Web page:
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Already hit by the loss of around one third of its oil output, South Sudan’s finances have been dealt another body blow by the combination of sliding world oil prices, and a short-sighted negotiating strategy in its 2012 transit revenue deal.
The near $60/B decline in global oil prices since mid-2014 has uncovered a potentially fatal flaw in a key deal signed between South Sudan and its former civil war foe Sudan in 2012 over oil transit fees, that could further exacerbate the South’s economic problems, and drag it deeper into crisis.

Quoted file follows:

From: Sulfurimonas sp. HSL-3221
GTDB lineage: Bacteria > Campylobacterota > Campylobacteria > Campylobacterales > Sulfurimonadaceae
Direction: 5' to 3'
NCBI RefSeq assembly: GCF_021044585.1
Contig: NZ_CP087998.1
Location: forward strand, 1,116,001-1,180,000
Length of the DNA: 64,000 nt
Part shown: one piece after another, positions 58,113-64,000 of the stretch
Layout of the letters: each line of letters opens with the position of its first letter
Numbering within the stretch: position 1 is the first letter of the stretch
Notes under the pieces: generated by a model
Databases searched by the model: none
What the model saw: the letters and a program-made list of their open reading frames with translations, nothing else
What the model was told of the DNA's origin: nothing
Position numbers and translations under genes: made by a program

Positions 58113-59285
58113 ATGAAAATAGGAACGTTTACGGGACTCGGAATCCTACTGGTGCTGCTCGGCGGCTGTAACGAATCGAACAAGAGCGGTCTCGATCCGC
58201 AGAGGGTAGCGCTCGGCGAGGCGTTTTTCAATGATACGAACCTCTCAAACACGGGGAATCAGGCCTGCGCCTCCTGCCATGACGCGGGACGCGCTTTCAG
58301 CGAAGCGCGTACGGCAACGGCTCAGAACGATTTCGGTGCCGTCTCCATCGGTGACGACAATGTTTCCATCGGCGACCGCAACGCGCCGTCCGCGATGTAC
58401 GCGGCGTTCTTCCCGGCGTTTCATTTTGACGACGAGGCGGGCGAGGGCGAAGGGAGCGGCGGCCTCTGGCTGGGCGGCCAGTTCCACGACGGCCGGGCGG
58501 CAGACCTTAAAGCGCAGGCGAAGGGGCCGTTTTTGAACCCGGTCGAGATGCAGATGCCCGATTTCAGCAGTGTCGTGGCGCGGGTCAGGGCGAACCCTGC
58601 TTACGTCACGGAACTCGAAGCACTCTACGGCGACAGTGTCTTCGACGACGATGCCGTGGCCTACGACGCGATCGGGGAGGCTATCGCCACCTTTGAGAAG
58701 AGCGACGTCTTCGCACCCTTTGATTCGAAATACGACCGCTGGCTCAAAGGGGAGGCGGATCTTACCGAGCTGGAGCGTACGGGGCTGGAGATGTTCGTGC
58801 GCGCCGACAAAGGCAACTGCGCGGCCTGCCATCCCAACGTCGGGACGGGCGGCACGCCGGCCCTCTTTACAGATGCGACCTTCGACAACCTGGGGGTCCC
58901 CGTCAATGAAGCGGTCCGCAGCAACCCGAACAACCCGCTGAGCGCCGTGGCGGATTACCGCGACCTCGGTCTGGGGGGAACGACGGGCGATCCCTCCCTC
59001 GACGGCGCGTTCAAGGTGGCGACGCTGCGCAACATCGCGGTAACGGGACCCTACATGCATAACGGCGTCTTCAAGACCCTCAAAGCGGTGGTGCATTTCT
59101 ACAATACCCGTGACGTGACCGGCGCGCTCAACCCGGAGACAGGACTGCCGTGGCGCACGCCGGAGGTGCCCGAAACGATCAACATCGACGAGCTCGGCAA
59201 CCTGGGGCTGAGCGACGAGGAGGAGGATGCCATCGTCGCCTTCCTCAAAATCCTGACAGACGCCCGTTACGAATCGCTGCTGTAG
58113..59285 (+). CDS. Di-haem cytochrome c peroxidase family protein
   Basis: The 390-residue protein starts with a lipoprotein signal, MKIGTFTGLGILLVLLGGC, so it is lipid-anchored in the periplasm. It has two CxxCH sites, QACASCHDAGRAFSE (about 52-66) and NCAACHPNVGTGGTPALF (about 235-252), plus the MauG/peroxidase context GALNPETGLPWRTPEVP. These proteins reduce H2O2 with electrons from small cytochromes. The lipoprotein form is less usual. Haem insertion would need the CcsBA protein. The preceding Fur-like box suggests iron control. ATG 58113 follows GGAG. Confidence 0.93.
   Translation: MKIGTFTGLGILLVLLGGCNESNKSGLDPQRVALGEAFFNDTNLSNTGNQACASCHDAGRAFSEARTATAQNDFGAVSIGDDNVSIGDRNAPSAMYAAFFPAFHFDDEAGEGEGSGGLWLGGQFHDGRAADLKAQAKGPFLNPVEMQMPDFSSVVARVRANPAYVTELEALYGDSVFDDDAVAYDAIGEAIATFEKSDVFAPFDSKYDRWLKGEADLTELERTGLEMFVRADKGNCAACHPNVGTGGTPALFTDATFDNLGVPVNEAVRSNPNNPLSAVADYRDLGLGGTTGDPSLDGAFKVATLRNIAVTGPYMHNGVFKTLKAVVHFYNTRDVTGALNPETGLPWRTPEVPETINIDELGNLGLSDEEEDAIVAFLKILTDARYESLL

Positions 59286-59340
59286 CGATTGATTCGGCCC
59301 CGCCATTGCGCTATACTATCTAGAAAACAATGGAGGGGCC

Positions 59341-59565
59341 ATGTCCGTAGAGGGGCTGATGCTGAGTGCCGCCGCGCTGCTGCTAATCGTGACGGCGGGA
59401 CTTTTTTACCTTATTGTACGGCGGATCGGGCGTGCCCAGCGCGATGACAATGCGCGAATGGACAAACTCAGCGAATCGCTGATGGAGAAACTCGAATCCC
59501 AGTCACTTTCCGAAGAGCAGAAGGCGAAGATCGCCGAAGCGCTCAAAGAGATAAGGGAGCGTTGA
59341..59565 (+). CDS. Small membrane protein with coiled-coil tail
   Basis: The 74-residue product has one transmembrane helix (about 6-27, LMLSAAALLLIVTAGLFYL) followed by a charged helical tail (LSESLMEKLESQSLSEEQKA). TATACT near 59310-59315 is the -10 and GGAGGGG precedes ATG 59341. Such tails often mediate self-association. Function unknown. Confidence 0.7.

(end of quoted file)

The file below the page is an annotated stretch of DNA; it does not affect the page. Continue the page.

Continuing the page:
South Sudan is now 13 months into a protracted civil war, sparked by growing tensions in the ruling Sudan People’s Liberation Movement (SPLM) and a resulting power struggle between President Salva Kiir and his former vice President Riek Machar. The conflict, which has already claimed the lives of more than 10,000, continues, despite growing international calls for a cessation of hostilities, and peace-talks led by the East African IGAD grouping (Intergovernmental Authority on Development) in the Ethiopian capital of Addis Ababa.
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